A professor at William & Mary was recently honored for his work by the International Institute of Latin American Literature.
Jorge Terukina, associate professor of Hispanic studies at William & Mary, received an honorable mention from the institute for his book El Imperio de la Virtud: ‘Grandeza Mexicana (1604) de Bernardo de Balbuena y el Discurso Criollo novohispano.
The recognition was part of the institute’s Roggiano Prize for Latin American Literary Criticism, which “recognizes an outstanding scholarly monograph on Latin American Literature and Culture published in Spanish or Portuguese during 2016 and 2017,” according to the newsletter for W&M’s Department of Modern Languages & Literatures.
“El Imperio de la Virtud has accompanied me for almost a decade,” said Terukina. “It focuses on a long, 1604 poetic praise of Mexico City, then capital of the viceroyalty of New Spain, titled Grandeza Mexicana.”
The Grandeza Mexicana, written by Castilian-born priest Bernardo de Belbuena, was a proclamation of Mexican pride during its earliest years as a nation.
“As critics adopt this interpretation, it percolates down to textbooks used in general education; the effective corollary of this process is the creation of citizens who believe that ‘Mexico’ understood as a state and ‘Mexican’ as a shared essence existed before the official creation of the state in the 19th century,” said Terukina.
However, as Terukina explains in his book, this standpoint has led to “nation-building interpretations,” using the Grandeza Mexicana as its basis.
“Just like my classes, El imperio de la virtud is an archaeological exercise,” said Terukina. “Rather than taking as a point of departure prior studies that exclusively use present-day theoretical tools and categories, or studies whose premises have been impacted by the nation-building agenda, my book seeks to explore the political value that Grandeza mexicana would have conceivably had in 1604, at a time when Spain-born bureaucrats like Balbuena were competing against New World-born Spaniards for ecclesiastical and political posts, and for the administration of free indigenous labor force.”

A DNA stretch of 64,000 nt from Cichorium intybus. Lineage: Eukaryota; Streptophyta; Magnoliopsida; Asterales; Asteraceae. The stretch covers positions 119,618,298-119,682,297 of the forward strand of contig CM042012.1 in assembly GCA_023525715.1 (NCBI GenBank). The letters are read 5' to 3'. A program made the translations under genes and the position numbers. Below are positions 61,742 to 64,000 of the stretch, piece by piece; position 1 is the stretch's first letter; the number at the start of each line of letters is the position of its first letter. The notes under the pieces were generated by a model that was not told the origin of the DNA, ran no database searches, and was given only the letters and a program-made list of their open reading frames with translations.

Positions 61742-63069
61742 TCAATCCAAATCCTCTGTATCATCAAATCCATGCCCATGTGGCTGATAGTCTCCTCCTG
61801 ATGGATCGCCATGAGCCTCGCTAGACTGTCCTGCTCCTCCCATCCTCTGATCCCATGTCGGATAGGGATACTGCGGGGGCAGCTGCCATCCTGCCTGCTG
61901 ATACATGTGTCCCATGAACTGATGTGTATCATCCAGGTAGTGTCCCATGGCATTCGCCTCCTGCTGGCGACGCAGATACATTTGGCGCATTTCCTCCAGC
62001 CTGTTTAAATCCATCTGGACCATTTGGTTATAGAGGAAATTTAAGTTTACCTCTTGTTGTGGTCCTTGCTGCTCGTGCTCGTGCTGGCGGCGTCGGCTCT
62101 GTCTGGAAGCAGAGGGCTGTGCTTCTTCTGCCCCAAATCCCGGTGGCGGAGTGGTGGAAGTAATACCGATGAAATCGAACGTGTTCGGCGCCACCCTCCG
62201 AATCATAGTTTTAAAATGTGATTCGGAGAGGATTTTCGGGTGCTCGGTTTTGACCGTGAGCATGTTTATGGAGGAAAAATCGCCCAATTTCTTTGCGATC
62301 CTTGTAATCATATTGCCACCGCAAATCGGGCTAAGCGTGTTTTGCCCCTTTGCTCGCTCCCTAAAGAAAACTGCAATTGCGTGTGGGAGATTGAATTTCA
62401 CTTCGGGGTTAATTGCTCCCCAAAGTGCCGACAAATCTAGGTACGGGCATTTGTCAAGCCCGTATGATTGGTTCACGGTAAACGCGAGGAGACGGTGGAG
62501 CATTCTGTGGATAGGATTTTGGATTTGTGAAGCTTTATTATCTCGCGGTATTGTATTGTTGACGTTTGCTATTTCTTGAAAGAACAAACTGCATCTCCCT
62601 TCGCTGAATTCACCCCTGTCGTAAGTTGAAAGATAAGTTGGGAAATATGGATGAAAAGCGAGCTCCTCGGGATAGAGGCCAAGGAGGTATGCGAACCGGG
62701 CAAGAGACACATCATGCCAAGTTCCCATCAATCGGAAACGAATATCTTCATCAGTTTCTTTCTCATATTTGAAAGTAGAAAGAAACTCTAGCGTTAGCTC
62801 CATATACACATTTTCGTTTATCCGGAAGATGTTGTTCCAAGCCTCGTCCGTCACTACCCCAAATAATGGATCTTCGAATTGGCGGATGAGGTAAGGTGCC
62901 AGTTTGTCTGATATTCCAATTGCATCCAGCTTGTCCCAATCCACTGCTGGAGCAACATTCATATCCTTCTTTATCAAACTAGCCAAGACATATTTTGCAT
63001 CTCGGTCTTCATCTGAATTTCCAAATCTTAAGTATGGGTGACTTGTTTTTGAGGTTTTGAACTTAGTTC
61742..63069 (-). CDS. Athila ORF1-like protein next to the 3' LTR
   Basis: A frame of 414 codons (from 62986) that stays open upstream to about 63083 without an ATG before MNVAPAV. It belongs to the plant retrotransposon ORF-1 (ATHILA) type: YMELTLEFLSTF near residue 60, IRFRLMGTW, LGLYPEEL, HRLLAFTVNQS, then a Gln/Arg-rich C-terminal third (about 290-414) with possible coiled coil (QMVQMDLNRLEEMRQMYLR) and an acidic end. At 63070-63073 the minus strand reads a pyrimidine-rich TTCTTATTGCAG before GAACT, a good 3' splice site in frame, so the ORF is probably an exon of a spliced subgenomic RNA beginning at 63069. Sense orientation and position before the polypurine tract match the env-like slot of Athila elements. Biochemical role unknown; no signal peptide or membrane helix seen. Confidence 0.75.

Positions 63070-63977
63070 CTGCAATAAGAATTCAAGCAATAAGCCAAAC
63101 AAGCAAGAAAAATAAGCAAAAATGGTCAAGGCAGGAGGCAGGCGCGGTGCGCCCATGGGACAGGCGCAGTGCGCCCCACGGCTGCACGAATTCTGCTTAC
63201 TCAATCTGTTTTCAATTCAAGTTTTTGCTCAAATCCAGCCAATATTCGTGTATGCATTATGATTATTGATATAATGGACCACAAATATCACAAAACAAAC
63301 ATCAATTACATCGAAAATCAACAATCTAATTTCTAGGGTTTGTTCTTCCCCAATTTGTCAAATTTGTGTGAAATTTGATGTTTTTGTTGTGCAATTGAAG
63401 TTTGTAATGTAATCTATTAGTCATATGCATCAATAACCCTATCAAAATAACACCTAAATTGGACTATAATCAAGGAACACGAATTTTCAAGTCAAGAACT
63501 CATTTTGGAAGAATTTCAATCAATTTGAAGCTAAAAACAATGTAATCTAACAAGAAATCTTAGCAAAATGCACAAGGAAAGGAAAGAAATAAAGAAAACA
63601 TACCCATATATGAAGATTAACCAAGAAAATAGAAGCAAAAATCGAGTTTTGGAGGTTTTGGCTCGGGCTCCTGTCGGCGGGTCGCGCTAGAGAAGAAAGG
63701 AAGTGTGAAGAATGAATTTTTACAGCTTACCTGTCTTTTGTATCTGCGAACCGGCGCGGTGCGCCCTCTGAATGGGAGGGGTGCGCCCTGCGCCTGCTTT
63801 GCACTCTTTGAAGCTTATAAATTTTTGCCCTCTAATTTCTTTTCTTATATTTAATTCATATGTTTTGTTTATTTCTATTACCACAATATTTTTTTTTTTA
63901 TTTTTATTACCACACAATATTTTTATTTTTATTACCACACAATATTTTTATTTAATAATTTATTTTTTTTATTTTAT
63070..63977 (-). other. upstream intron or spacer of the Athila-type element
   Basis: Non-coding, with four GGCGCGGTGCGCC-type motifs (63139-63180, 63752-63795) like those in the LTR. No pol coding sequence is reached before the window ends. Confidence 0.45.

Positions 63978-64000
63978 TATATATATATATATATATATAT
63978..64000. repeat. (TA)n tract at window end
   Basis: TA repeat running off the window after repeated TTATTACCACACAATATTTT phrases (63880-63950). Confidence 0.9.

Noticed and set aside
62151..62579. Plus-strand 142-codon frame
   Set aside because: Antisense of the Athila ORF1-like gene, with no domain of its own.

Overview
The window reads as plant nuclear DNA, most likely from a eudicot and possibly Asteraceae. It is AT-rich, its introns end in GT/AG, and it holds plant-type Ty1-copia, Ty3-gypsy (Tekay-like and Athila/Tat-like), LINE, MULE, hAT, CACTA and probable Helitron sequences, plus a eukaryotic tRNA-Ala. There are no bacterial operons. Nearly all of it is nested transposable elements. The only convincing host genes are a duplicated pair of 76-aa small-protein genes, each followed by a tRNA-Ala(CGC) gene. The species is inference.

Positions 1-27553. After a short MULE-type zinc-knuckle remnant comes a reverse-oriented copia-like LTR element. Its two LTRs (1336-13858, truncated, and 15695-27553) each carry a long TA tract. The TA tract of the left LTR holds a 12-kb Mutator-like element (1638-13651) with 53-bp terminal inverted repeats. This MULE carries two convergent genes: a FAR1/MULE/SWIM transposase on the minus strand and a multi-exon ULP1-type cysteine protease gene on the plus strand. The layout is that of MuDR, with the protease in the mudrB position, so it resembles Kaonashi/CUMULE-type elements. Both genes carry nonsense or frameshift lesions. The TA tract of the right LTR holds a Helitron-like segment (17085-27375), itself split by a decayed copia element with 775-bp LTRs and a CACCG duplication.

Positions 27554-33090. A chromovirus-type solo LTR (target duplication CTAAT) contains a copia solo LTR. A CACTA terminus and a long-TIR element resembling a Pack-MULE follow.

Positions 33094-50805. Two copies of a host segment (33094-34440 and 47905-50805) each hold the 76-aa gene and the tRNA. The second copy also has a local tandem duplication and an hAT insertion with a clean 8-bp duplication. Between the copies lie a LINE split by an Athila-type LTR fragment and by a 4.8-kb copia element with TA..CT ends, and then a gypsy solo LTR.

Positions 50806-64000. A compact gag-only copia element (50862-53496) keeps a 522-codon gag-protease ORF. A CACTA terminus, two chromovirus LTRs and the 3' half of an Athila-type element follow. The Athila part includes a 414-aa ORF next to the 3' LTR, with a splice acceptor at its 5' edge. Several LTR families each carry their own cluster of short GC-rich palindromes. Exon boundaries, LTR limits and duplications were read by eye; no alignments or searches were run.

This multidimensional analysis of an aged epic such as Grandeza Mexicana is reflective of Terukina’s work in the Hispanic studies department. By analyzing 16th and 17th century texts and artifacts from the Hispanic Atlantic during the early modern period, Terukina and his students take an “archaeological” approach to their studies, using sociopolitical theories, cultural expectations and knowledge-based instruction from those time periods to broaden their understanding.
This approach has led his students through readings from Aristotle and Hippocrates to the study of astrology.
“An ‘archaeological’ approach of this kind seeks to provide students with a set of analytical tools that allow them to uncover the political meaning of cultural artifacts in their original context, while at the same time avoiding the temptation of using present-day categories that will most likely either confirm some insurmountable ‘backwardness’ of said artifacts, or (utilize) them as part of some present-day political agenda,” he said
For Terukina, this recognition is not simply a matter of recognizing his singular efforts, nor does it strictly mean his work is complete.
“This Honorable Mention also helps to shed light on the intense, creative, inspiring work that my colleagues do,” he said. “It rewards their sustained efforts in bringing their research into the classroom and sharing it with students.
“This award also reminds me that, even if you take 15 years to decide what something may mean, such intellectual adventure, which entails questioning the very way you think, is never a futile exercise.”